Tags: boeing | 787 | dreamliner | emergency | landing | hawaii

Boeing 787 Dreamliner Emergency Landing Made in Hawaii

Image: Boeing 787 Dreamliner Emergency Landing Made in Hawaii Example of a Boeing 787 Dreamliner.

By Alexandra Ward   |   Monday, 10 Mar 2014 08:47 AM

A Boeing 787 Dreamliner was forced to make an emergency landing in Hawaii over the weekend after the pilot shut down one of the plane's engines.

Japan Airlines Flight JL002, which was en route from Tokyo to San Francisco, landed in Honolulu at 1343 local time Saturday when the pilot cut the right engine after noticing a drop in oil pressure, CNN reported.

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"At the approach to Honolulu the oil pressure was getting low, so the engine was shutdown," a Japan Airlines spokesperson told CNN. "When one engine of an aircraft with twin engines is stopped, the airline must declare an emergency so the flight can have priority to be guided by air traffic control and apply for landing. There was no injured passenger or crew. It was not battery trouble; the cause is being investigated."

The Boeing 787 Dreamliner is the same aircraft that made the infamous emergency landing at Boston's Logan International Airport in January 2013 after the plane's lithium ion battery caught fire, according to CBS News.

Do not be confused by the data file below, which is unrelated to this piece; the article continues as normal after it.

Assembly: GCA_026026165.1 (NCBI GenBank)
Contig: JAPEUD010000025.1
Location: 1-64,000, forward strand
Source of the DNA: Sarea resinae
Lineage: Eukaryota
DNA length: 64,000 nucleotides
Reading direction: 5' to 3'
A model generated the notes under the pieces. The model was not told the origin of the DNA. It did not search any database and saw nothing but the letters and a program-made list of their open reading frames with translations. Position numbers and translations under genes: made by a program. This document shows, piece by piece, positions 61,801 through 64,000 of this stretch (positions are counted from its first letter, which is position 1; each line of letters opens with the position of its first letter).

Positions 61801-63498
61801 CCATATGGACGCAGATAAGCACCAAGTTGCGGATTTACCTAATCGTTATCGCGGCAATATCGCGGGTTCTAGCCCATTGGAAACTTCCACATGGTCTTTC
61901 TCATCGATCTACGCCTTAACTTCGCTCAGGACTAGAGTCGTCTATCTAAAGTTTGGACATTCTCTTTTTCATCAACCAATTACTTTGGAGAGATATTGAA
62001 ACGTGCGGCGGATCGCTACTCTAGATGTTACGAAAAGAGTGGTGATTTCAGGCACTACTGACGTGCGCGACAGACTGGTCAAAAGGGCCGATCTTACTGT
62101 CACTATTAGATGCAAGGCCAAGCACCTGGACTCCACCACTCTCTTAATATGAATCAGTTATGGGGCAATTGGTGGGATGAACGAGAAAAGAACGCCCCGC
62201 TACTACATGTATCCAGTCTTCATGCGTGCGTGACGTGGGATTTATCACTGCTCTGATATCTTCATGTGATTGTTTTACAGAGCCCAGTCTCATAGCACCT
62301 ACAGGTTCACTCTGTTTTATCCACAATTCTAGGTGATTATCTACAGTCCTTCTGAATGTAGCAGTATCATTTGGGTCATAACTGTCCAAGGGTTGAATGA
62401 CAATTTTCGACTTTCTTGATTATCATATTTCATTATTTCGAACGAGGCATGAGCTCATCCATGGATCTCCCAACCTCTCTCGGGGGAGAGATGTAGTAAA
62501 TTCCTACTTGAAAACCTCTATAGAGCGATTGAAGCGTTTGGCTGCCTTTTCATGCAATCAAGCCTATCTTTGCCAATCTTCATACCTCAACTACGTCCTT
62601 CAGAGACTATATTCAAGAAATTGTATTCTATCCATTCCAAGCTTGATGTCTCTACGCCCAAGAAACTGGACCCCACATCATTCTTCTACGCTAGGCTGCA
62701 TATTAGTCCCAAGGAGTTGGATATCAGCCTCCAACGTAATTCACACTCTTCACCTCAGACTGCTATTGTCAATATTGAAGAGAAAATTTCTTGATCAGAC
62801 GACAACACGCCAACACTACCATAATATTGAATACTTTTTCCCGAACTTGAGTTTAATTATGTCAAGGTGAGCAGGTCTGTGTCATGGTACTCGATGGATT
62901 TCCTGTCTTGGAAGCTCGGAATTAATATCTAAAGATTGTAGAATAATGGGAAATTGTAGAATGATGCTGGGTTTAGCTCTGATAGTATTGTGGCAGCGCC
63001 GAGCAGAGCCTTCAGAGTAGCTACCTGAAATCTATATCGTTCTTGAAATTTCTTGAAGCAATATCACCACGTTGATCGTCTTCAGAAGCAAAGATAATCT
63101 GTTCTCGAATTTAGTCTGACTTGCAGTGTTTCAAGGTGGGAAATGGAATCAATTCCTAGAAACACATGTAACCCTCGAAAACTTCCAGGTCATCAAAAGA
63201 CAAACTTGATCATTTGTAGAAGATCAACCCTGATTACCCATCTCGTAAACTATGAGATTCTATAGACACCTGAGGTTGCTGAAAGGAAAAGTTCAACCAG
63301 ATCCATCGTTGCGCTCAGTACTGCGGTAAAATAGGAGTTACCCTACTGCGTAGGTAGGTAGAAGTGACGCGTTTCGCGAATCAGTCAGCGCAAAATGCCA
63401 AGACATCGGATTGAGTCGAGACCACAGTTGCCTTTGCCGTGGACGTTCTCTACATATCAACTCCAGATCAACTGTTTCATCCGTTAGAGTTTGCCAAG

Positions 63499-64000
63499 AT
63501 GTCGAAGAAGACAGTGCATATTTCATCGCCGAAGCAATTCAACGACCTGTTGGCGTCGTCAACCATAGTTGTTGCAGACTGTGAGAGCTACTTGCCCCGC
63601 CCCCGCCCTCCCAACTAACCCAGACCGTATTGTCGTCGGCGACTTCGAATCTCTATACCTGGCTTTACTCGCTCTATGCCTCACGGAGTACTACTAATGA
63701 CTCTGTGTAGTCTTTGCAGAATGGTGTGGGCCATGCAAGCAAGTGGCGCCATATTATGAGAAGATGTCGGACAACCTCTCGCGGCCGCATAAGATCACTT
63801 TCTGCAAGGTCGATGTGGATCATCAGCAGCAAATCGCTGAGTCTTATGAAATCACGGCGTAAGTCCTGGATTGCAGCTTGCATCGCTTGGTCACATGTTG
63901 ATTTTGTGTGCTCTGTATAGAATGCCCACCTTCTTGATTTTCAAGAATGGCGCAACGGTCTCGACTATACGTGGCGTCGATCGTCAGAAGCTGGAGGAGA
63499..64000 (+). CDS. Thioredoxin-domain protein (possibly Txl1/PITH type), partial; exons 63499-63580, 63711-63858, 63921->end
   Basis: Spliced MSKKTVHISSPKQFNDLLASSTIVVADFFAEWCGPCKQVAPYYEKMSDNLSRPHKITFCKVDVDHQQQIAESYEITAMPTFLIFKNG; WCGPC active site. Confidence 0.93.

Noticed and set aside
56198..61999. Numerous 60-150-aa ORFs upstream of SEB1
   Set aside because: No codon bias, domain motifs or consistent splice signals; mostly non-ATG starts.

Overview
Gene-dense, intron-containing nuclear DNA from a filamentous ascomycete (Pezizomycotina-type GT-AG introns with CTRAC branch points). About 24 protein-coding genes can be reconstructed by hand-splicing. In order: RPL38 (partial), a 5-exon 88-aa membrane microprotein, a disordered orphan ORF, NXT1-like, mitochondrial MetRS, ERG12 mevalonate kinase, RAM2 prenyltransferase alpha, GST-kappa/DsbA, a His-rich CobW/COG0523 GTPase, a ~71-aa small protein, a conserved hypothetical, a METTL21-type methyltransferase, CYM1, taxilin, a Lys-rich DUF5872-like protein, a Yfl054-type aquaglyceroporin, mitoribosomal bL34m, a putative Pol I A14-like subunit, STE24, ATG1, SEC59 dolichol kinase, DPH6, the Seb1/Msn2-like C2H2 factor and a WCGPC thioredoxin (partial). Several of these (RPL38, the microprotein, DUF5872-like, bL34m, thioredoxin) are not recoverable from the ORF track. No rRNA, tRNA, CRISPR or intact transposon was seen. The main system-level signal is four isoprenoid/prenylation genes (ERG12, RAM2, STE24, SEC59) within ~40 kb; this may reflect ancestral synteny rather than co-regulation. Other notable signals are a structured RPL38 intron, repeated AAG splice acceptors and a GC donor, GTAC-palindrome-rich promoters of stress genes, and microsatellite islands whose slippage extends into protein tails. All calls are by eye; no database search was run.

Saturday's emergency landing also comes a few days after the aviation company announced that it discovered "hairline cracks" in the wings of some of its 787s, CNN Money reported.

But aviation experts say the incidents with the Boeing 787 Dreamliner are just normal growing pains.

"Because of the early dramatic grounding of the plane every little thing that happens now gets reported," Tom Ballantine, chief correspondent at Orient Aviation magazine, told CNN. "But the Dreamliner hasn't really become a total nightmare. New models do historically have a lot of teething problems."

"The 747 had quite a few issues when it first entered service . . . These issues with the 787 are certainly frustrating for the airlines but you can be sure they are being well compensated. All the airlines I have spoken to think it's a great plane with a fantastic future."

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